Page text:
Topoi’s Mapping Body and Soul Group will host Resemary Twomey (City University of New York) this Thursday, the 11th Novermber, 4 – 8 pm, for the workshop ‘Aristotle on Perceptual Consciousness’. Fortunately, Prof. Henry Mendell (California State University, Los Angeles & Topoi) agreed to additionally enrich the discussion by giving a short comment on Rosie’s Paper.
III 2 is one of the most enigmatic, but also most interesting parts of Aristotle’s De Anima. Here Aristotle is taken to address crucial issues like perceptual awareness, self-awareness, and the unity of the subject of perception. Rosie will present us a new, contextualized reading of Aristotle’s account.
Abstract: It is my contention that Aristotle gives a formal account of the activity of the common-sense, which I will call ‘common-sensing, ’ at 425b12. The reference to perceiving that we see and hear that opens DA III.2 is not generally interpreted in this way. Rather, most commentators take Aristotle’s talk of metaperceiving as a way of describing the fact that we are perceptually conscious. Commentators split on the question of what conscious state is here being explained, but all understand the passage as having to do with some form of awareness or other. My reading–where the focus of his discussion here is on common-sensing rather than consciousness–will be defended by showing that my account allows for heightened continuity both throughout this chapter and with the one preceding it.
This topic is interesting in many respects. We will address e.g. the following questions: In what sense is the soul, being a non-extended entity, bodily localized? Why does the soul have to be bodily localized at all, and need all capacities of the soul be localized in the same bodily part? Are the different capacities or parts of soul separate in account only, as Aristotle seems to claim, or are they also partly localized in different parts of the body, as Alexander states? Can all parts of the soul be bodily localized? What secures the unity of the soul, and thereby the unity of the living body, if different soul capacities are partly localized in different bodily parts and what is the relation of the primarily ensouled central organ to the other parts of the body?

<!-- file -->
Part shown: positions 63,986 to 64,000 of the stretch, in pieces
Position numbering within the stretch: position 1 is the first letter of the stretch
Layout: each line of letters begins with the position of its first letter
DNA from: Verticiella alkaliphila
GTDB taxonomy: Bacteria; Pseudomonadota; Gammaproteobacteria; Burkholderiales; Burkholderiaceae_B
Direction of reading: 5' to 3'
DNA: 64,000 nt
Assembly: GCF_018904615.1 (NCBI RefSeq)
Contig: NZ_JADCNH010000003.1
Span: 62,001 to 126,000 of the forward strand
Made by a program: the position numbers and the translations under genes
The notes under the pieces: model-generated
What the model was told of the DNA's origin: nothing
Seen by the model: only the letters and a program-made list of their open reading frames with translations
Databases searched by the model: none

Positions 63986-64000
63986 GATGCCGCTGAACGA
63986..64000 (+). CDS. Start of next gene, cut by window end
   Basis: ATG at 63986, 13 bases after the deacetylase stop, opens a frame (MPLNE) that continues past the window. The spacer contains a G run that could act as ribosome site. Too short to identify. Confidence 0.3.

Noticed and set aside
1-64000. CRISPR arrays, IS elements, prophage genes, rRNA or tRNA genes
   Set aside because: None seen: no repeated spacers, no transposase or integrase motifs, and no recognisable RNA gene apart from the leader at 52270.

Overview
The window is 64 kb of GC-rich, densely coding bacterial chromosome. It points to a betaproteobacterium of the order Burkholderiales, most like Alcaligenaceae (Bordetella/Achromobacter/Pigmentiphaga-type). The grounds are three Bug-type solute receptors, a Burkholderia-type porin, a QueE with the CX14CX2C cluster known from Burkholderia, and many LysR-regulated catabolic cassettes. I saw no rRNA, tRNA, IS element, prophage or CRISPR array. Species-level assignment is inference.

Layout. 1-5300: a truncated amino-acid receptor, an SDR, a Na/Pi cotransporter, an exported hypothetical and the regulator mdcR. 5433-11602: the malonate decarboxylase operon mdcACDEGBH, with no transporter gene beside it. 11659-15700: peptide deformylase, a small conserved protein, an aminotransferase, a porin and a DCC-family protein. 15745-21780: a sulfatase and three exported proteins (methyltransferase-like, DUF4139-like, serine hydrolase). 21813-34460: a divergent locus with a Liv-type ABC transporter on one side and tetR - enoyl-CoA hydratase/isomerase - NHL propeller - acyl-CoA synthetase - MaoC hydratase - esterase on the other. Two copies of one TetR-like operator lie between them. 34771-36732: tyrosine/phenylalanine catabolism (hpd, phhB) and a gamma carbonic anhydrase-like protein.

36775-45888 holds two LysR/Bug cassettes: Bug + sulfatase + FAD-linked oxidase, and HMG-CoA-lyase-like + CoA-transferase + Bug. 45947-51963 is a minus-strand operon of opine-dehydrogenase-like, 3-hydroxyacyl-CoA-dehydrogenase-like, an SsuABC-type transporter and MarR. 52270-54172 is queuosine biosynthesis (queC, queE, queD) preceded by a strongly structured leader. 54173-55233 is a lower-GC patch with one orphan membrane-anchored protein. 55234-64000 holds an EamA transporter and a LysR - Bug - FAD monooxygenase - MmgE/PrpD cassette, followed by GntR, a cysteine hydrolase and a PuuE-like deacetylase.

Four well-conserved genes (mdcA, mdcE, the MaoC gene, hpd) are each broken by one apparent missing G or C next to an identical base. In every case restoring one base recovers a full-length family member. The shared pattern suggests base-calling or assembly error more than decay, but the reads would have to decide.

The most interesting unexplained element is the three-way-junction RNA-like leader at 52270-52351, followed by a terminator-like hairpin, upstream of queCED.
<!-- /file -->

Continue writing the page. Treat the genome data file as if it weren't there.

We will discuss these issues through a close reading of the following two short texts: on the first day we will read the very end of Alexander’s own treatise De Anima (94.7 – 100. 17). On the second day, we will read Plotinus answer to exactly that passage (IV 3, 20-23). Please join us!
In the first part (4-6 pm), Prof. Powers will lead a close reading on the Stoic conception of the soul’s hegemonikon or ruling part. This concept has often been studied in the context of the Stoic account of human agency, but it also plays an important role more generally in their explanation of how the bodies and bodily activities of living things are related to those things’ souls or natures.
In the second part (6-8 pm) we will discuss a new paper by Prof. Powers (comment: Dorothea Prell) about the way in which the Stoics thought about the hegemonikon in the special case of the cosmos as a whole (“The Stoic Argument for the Rationality of the Cosmos”). One of the central lines of argument in Stoic theology runs as follows: given the way in which the cosmic body is organized, we may infer it is controlled by a hegemonikon that is rational. This paves the way for the identification of the cosmos as god.
Die Asia (1461) des Enea Silvio Piccolomini (Papst Pius II.) gilt als bedeutendste lateinische historisch-geographische Beschreibung Asiens des 15. Jh. in Italien. Auf der Textgrundlage der jüngsten kritischen Ausgabe von Nicola Casella (2004) wird in Fortführung eines früheren Seminars (Februar 2010) das Prooemium (par. 6ff) in gemeinsamer Quelleninterpretation als ein Zeugnis der individuellen Rezeption und Adaption antiker historischer und geographischer Vorbilder untersucht. Danach wird die Beschreibung der Hauptstadt des Can Cambaleschia (Kap. 15) übersetzt und besprochen werden. Dieses Kapitel ist auch zentral für die Verbindung von Klimazonen- und Barbarentheorien bei Pius. Im zweiten Teil des Seminars steht Kap. 21 über die Kaukasusregion und der Bericht über die Christianisierung Georgiens im Mittelpunkt.